by Lisa Easterling
“We fight from a place of victory.” Craig Altman
I gasped, perhaps a little too audibly, the day our pastor uttered those words during a message. It isn’t like it’s a new concept; I’ve known for a long time that the battle is already won, that Christ won the victory on Calvary, the Gospel story. This was not news to me.
So why it hit me so directly that morning I’m not sure. My mind immediately jumped that thought from the expanse of the brightly-lit auditorium across the vista of my life, my day, my goals, my fears, my sphere of influence, my areas of ministry.
When I landed on my ministry to minister to women who are working through pain to healing and hope, I stopped for a while to ponder the application. What if this is the key to what we are all doing here, lifting one another up as daughters of God? What if we approached the pain of our past, the tasks of our present, and the outlook of our future, from a standpoint of victory? What would change?
Pastor Craig shared a story about how he had once recorded the football game of his favorite college team, and when he went to watch it he accidentally viewed the end of the recording showing the final score with his team the victor. Even though he was angry to have the ending spoiled, he went on to watch the game anyway. He said the entire viewing experience was transformed. Why? Because he already knew his team had won. Fumbles didn’truffle him. Interceptions didn’t rile him. Being down by a few points at any point didn’t unnerve him, because he kept recalling the outcome.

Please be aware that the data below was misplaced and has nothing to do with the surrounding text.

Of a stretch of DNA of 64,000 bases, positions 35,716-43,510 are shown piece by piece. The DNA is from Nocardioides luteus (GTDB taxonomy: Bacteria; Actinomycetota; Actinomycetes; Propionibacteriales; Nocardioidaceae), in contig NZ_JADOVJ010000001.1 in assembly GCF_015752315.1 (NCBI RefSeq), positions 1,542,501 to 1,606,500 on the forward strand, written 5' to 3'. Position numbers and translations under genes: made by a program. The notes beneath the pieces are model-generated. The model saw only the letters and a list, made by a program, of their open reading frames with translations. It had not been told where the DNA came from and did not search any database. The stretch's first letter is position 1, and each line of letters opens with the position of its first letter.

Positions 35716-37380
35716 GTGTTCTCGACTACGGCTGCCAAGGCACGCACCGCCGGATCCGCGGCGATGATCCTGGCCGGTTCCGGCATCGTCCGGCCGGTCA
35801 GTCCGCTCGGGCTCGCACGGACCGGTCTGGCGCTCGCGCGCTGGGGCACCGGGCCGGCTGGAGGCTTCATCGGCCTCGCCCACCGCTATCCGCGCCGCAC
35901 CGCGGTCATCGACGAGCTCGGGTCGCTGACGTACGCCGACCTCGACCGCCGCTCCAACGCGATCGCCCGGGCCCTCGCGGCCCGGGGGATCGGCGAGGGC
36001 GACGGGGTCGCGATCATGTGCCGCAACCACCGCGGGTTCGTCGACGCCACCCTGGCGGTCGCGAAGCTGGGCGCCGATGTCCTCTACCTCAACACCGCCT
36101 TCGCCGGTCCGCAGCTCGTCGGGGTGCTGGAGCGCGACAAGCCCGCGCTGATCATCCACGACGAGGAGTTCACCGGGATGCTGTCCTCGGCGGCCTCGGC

It isn’t unusual for me to come away from our pastor’s messages enlightened and inspired, but that day was extra special for me. My heart for reaching out to others in love and grace was highlighted. And I am blessed to pass along this reminder to you, dear friend, that you may have a renewed joy and hope in what we are doing here, all of us together.
When we work through our pain, we know we will reach healing.When we cry out to God in the pages of our journals, we can look ahead and see our Savior on the Throne and know it’s all going to be all right in the end.
I don’t normally like to have the ending of a book or movie spoiled—unless I know it’s going to be a bad ending. As long as I know it ends well, I am content. How much more should that apply to the way I live my life, word my stories, share my heart, if I know that it isn’t just a medal that awaits me in the end, but the Crown of Life? How much more should it mean to all of us?